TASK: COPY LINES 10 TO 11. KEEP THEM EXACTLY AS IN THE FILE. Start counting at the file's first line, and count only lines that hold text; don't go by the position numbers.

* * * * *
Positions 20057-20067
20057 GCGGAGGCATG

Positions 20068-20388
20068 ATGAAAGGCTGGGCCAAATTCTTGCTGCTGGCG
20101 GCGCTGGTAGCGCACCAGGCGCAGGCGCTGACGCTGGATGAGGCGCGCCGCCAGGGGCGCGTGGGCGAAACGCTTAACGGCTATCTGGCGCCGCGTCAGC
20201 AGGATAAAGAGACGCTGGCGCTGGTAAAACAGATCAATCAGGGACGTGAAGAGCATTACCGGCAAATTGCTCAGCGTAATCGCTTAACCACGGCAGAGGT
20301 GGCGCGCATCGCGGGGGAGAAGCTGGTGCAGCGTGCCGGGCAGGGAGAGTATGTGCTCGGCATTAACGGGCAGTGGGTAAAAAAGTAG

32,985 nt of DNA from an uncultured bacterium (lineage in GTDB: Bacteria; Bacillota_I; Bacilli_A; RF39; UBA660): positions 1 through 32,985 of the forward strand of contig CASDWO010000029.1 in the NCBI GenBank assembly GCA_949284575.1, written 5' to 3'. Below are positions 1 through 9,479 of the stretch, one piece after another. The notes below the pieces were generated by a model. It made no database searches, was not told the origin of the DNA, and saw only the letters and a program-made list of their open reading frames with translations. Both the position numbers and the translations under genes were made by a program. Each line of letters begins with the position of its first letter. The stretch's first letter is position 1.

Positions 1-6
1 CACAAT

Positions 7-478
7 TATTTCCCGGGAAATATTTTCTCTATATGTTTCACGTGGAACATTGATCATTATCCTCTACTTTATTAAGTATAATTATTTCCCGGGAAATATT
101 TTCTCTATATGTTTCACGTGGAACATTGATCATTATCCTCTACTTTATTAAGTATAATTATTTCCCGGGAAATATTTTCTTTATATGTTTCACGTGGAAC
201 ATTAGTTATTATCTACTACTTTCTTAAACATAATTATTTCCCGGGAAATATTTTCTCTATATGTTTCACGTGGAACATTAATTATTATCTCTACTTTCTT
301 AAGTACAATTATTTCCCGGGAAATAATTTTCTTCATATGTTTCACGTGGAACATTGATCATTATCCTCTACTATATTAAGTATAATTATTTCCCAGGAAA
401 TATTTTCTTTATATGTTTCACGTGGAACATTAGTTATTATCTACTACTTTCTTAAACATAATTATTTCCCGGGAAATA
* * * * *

1 CACAAT

Positions 7-478